For me I do cabinets and furniture so my main work horse is the table saw with supporting tasks handled by my shaper and thickness planner. I have other power tools as minor supporting tools too. I also have hand tools that fill in when I need a little finesse as well.
As far as purchasing tools, most of my tools are second hand. I was fortunate to work in an area that had lots of tools on the market. Craig’s list has been a staple for a lot of my wood working buddy’s too. I would stick with the major brands (Delta or Powermatic) if you can so if you ever need replacement parts(for an older machine) you can find them. You would be surprised at how many web pages or user groups there are for old tools and rehabbing them.
Don’t get me wrong, hand tools are great too, it really comes down to how much you want to put into the project at hand. I have friends that use only hand tools, they say it’s more liberating to feels the wood peeling away as their project unfolds before their eyes.
Are there any continuing education options in your area. A lot of times you can take classes at the local high school. One of the nice parts of that is it’s like an open shop night where you can get some experience’s with some high quality tools from the class fee investment. It’s an easy way to get hands on with some supervision if you need it, plus you will be around like minded people too. Another option is demo days at wood working tool store like Woodcraft stores. All of these options give you some hands on experience without having to buy the tool first.

-- if you're not making mistakes you're not tring hard enough

View Jason Lester's profile

Jason Lester

27 posts in 374 days


#8 posted 01-16-2017 08:59 PM


Are there any continuing education options in your area. A lot of times you can take classes at the local high school. One of the nice parts of that is it s like an open shop night where you can get some experience s with some high quality tools from the class fee investment. It s an easy way to get hands on with some supervision if you need it, plus you will be around like minded people too. Another option is demo days at wood working tool store like Woodcraft stores. All of these options give you some hands on experience without having to buy the tool first.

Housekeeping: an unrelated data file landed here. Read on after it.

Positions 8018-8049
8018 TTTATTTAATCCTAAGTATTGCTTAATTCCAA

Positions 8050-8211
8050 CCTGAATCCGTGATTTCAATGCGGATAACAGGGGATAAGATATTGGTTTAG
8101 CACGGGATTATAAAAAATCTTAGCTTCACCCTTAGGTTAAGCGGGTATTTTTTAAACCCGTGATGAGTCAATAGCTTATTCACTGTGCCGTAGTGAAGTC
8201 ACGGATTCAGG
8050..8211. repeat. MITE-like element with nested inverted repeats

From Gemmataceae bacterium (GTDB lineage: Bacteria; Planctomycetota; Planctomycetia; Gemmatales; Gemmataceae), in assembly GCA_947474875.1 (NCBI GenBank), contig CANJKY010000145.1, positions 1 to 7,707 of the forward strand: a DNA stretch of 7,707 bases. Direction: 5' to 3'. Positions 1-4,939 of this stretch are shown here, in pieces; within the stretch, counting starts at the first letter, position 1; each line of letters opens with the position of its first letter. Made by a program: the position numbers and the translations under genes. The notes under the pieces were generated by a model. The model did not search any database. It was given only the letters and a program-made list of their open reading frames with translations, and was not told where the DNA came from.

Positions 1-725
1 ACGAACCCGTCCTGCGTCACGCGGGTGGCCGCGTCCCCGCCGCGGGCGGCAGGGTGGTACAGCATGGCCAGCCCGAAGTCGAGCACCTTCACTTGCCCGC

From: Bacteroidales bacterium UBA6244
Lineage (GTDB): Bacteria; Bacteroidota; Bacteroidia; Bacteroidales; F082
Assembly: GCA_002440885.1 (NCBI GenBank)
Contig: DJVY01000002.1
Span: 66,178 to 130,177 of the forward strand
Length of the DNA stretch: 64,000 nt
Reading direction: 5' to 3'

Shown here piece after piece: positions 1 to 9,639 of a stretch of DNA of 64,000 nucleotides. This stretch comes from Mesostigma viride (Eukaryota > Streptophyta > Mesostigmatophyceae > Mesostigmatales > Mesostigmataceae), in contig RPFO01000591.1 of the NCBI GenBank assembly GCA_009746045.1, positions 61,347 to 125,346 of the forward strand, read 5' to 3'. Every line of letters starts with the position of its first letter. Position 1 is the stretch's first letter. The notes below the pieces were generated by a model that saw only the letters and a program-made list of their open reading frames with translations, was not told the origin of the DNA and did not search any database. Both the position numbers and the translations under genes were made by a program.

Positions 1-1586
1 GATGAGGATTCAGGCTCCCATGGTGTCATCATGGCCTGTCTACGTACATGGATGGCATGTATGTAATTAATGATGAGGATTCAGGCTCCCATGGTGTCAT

- greg757

We have a a fairly local place called the Manufactory I think. It is kinda a pay as you go workshop of sorts with classes. I will probably do some there sometime.
I did take shop at my school while in High school but that was many years ago and they have gotten rid of their shop. Much to my disappointment. We had some great quality older equipment at the time…

My time behind a draw knife started well before building a bow. Dad and I built the log home he and my mom live in now. At the time I didn’t want to peal bark off a bunch of logs but dang if that doesn’t strengthen a teenager.

Now an Osage Orange stave is a bit different animal than a big pine tree. You have to be much more careful and that wood can be some hateful stuff. All and all I loved making bows. But life happened and I got out of it. I still have a bunch of staves and plenty of ideas and will probably get back to it. But I also would like to build some more furniture. And learn as I go. I now have a table saw, a jointer, a scroll saw, a router table, and some hand tools. All I bought used or at least not new from the store (router table had never been turned on)
All and all a good start to a shop. I have dreams of being able to cut perfect dovetails by hand. And all sorts of other joinery. But I know me. I will want to learn as I go. A few power tools lets me explore a lot more and learn a lot more. Like everyone said you can do a lot with a few power tools. That is what I meant in my original post. good hand tools are relatively expensive. And you need several tools for all the different things you do. Add them all up and power tools seem a bargain…

Ah my wife doesn’t know what she agreed to when she said I can convert the garage to a wood shop…hahaha

What is the saying…. My biggest fear is if I die my wife will sell my tools for what I told her I paid for them.

-- Jason